Phospholipids serve an extremely important function in our bodies, they form the cell membrane. Think of each cell as being surrounded by a fence, a fluid fence, but a fence none the less. It is called the the cell membrane or the plasma membrane. The cell membrane is composed of two layers, each composed of trillions of Phospholipid molecules oriented in a special manner.
Phospholipids are very much like triglycerides but with one important difference. A phosphate functional group is substituted for one of the three fatty acids.
The image on the left shows three different ways to depict Phospholipids. The glycerol portion of the molecule is shown in red in the Fisher drawing (atoms represented by letters). The two fatty acids are below the red and the phosphate group (with some methyl and amino decorations) is above. You may also notice that j one of the fatty acids is saturated and the other, unsaturated.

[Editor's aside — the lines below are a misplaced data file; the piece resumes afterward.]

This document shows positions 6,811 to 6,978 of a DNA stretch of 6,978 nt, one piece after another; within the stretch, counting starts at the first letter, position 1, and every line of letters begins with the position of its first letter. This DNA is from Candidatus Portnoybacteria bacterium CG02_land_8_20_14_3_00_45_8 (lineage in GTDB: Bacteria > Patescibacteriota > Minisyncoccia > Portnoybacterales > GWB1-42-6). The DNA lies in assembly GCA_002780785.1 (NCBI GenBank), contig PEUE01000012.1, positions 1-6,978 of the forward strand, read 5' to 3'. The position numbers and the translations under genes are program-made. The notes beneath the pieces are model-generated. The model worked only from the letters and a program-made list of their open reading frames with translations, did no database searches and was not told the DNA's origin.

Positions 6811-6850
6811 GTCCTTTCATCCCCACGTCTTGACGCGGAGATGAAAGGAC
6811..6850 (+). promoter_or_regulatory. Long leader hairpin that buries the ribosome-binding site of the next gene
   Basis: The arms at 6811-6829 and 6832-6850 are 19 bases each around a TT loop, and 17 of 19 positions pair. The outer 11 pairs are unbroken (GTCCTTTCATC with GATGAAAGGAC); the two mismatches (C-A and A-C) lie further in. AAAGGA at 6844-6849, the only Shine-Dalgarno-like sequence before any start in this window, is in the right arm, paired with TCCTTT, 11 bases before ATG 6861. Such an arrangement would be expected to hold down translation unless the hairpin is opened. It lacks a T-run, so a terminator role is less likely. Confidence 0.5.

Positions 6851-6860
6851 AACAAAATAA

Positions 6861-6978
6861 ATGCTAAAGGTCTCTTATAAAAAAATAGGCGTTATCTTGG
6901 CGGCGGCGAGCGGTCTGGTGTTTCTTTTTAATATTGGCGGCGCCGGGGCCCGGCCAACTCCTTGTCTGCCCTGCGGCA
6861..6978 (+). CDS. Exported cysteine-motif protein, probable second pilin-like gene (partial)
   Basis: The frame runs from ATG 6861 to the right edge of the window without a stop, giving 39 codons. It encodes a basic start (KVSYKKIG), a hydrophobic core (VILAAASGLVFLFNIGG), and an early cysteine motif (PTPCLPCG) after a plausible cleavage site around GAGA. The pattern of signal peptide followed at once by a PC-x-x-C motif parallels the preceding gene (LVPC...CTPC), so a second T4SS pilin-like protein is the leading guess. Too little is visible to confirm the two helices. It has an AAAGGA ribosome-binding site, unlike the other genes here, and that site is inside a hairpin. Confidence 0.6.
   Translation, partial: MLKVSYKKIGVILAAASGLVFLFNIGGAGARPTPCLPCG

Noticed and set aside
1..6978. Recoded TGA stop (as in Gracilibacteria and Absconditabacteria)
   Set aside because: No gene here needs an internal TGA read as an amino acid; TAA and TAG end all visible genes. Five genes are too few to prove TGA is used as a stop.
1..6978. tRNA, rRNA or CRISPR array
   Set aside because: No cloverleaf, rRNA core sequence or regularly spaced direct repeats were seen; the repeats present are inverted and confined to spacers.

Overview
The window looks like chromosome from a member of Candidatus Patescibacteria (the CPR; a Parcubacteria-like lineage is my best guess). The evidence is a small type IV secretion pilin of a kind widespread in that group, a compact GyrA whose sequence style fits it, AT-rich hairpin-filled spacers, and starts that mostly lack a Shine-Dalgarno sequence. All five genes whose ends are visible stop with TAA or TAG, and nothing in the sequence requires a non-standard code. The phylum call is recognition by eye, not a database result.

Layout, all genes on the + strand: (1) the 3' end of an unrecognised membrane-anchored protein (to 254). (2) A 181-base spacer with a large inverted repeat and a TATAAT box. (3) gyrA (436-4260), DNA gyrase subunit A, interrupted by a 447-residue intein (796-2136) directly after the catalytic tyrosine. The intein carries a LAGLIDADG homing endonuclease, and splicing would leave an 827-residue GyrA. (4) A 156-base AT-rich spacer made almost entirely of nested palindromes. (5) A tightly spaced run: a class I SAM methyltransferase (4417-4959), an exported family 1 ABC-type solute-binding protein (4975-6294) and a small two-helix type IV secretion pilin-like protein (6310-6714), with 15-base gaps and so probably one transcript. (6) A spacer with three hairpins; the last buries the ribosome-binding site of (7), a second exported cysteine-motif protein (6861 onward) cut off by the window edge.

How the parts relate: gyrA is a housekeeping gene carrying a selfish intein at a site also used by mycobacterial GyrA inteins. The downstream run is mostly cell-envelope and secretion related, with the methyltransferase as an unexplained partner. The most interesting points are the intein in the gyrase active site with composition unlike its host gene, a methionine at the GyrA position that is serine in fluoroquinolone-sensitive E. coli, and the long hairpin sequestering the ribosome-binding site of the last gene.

The most important feature of phospholipid structure is that the fatty acid "tails" are non-polar while the phosphate "head" is very polar. This leads to a chemically confused (solubilty-challenged) molecule. When exposed to an aqueous (water) environment, phospholipids form unique assemblies called "bilayers". The polar heads of the P-lipids turn toward the water molecules (Hydrophilic) while the non-polar tails hide from water molecules (Hydrophobic).
The structure that
of your cells (the plasma or cell membrane)
is formed from a Phospholipid bilayer. The
polar heads of the phospholipids are all facing the aqueous environments
of the outside, and the inside of the cell, while the non-polar tails
form a fatty layer on the inside
This structure is an important barrier and defines the boundaries of living
and unliving portions of a cell.
The two-celled human
embryo in this image looks like two bubbles stuck together. The Phospholipid
bilayer (membrane) is flexible, much like like a bubble, continually moving
and flowing. The phospholipids are held together by only by weak hydrogen
bonds of the heads and the even weaker interactions between the hydrophobic
lipid molecules in the tails.
More Membranes and Lipids